A professor of Ceramics Engineering, who understands energy economics, Patrick Oaikhinan, said Nigeria would hardly become a manufacturing hub or industrialised without a steady power supply.
“In ceramics, we use heat to process solid minerals. Without power, you can’t meet your capacity, and the country cannot achieve industrialisation,” he said.
He noted that several small-scale manufacturers were struggling to cope and shut down due to high energy costs in the country, stressing the need for manufacturers to explore renewable energy.
The Managing Director of Zubnol Global Link Industries, Chukwubuike Nnoli, noted that big machines required steady power and things could go awry if there were power failures. He stressed the need for the country to have a steady power supply in industrial clusters in order to power industries. He explained that the power expenditure of SMEs was becoming very high.
The Chairman of MAN Gas Group, Dr Michael Adebayo, noted that power was a major problem for manufacturers, noting that his own company, Haffar Industries, where he is a director, uses gas, black oil, and diesel to power its production.
“Energy is a major issue in the manufacturing sector. By the time you spend money on gas, black oil, diesel and other energy sources, your production cost will be so high,” he said.
The Chairman, Board of Directors, Manufacturers Power Development Company, Ibrahim Usman, noted that the high cost of power supply puts manufacturers at a disadvantage point.
He said, “In some countries, power takes only about 10 per cent of their production cost. In Nigeria, power, sometimes, takes up to 50 per cent of our production cost. So, how can we be competitive? There is no way our goods can be competitive. The African Continental Free Trade, which is coming up, is a very big challenge for Nigeria. Our goods cannot be competitive when electricity alone can take up to 40 per cent of your production cost. It is a very big challenge.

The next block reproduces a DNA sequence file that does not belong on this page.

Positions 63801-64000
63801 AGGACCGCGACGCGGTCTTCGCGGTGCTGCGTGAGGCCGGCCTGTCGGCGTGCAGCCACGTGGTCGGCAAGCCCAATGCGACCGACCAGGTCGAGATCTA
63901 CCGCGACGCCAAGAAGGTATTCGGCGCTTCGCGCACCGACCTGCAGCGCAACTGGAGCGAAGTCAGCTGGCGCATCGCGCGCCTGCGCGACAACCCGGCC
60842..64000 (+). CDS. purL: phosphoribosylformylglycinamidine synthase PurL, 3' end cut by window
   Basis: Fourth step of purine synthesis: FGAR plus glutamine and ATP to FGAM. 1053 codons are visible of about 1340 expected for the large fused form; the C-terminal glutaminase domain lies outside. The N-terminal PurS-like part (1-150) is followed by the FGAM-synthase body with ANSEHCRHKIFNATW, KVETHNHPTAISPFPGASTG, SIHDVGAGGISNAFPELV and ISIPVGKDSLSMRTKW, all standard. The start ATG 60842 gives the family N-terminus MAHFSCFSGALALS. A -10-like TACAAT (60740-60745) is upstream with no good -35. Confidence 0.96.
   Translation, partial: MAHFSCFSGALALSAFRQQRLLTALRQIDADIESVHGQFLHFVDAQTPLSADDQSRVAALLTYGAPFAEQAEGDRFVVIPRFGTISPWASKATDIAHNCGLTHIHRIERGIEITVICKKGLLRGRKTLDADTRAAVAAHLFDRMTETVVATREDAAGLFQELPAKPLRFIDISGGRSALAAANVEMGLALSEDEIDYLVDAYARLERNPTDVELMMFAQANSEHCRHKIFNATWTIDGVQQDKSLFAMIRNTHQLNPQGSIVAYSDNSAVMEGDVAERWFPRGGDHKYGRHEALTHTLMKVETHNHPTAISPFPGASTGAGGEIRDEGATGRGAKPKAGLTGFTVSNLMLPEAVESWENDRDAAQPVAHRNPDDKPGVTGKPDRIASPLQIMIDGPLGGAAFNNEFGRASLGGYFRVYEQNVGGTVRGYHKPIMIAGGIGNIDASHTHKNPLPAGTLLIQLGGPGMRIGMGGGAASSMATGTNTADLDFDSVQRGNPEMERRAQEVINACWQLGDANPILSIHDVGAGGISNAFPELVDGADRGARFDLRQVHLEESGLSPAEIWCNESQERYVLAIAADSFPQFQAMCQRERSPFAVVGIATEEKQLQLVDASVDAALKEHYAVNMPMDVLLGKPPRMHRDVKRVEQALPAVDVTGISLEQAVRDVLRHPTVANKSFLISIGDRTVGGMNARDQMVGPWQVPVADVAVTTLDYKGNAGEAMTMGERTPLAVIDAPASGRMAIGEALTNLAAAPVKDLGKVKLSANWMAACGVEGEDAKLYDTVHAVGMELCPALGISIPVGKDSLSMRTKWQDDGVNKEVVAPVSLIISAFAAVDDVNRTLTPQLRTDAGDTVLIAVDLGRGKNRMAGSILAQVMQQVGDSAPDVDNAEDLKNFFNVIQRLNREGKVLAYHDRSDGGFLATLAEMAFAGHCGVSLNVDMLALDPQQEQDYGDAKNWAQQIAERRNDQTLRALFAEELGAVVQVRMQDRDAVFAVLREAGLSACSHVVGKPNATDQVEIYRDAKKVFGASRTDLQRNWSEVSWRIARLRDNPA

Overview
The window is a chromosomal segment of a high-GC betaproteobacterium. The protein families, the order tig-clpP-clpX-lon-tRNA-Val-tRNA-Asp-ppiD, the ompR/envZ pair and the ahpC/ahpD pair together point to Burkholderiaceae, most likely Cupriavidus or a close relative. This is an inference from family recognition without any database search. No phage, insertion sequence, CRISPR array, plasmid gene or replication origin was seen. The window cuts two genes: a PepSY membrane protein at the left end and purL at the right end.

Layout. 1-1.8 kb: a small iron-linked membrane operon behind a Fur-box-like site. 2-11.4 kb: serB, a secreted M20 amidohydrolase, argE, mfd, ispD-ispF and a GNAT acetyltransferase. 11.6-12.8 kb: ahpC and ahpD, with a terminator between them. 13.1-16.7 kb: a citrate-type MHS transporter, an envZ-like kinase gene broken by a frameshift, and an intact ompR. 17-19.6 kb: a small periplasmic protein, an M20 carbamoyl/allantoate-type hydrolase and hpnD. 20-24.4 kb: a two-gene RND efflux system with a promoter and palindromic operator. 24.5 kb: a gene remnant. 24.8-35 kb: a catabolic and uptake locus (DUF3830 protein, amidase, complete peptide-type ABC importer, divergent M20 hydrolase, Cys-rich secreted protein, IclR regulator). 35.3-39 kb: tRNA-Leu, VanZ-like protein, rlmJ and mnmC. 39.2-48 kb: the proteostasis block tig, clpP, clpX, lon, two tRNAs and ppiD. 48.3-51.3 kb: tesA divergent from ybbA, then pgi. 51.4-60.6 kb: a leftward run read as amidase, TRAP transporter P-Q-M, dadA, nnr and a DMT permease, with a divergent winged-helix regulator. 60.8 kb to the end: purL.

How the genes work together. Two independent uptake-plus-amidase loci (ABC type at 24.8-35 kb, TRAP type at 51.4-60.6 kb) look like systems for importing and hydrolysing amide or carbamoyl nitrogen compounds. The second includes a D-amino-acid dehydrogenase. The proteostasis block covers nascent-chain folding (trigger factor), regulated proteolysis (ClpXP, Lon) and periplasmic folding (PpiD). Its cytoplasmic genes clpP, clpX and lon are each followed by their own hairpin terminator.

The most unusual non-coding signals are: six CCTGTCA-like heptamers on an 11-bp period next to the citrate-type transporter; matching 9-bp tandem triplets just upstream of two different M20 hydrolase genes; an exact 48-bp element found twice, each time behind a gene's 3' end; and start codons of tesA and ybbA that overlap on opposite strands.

“If our products are not competitive, we are going to be the losers at the African Continental Free Trade. We will not win because countries like Egypt, South Africa, and Morocco with good stable power are ahead of us.
“When the cost of manufacturing gets high, the prices of goods will get high, and our goods will not be competitive. So, when we go to into African Continental Free Trade, they will beat us. South Africa, Egypt, Morocco, and Tunisia will beat us to it. Even Ghana will finish us. Our goods will not sell competitively in those countries because they will be too expensive.”
The foreign exchange crisis combined with high energy costs threatened Nigeria’s manufacturing sector. A dollar exchanges at over N700 at the parallel market and more than N440 at the official window. More than 50 manufacturers have exited the Nigerian market due to the forex crisis, The Punch’s earlier report stated.
Nigerian manufacturers struggle to access the foreign exchange needed to import raw materials, spare parts and machinery. Most of them look up to deposit money banks, where a dollar sells for around N440, but the banks themselves do not have sufficient dollars to meet their needs.
The Chairman of MAN Gas Group, Dr Michael Adebayo, told The PUNCH, “There is no foreign exchange anywhere. If you request $100,000, they will give you only $1000, and this may take you 90 days.
“Banks would break the amount requested into pieces for months for the manufacturers due to lack of forex,” he said.
Consequently, manufacturers have resorted to the parallel market, where a dollar goes for as high as over N700, but this has had a severe impact on their production costs and the country’s inflationary trend.
More than 50 Nigerian manufacturing companies have shut down in the last five years due to forex and power supply issues in the country, according to investigations by The PUNCH. Some manufacturing companies that have exited the industry in the last five years include Surest Foam Limited; Mufex; Framan Industries; MZM Continental; Nipol Industries; Moak Industries; and Stone Industries. Others are Solo Industries; Quick Born Industries; Supercor Industries; Arabi Industries and Rola Industries.
The Chief Executive Officer of Moak Enterprises, a bottled water company that shut down in 2021, Olatunde Akintunde, revealed that the high cost of raw materials made his company fold up, berating the current regime for poor management of the foreign exchange market. “I have not seen this kind of economic management in my life. Things were better before the administration came on board, which was why I started this business in 2014. But it is very difficult to understand what is going on now.”
The Chief Executive Officer of Kenfrancis Farms, Ifeanyi Okeleke, said he also shut down his small-scale agro-processing firm when it was impracticable to continue operations due to the foreign exchange crisis.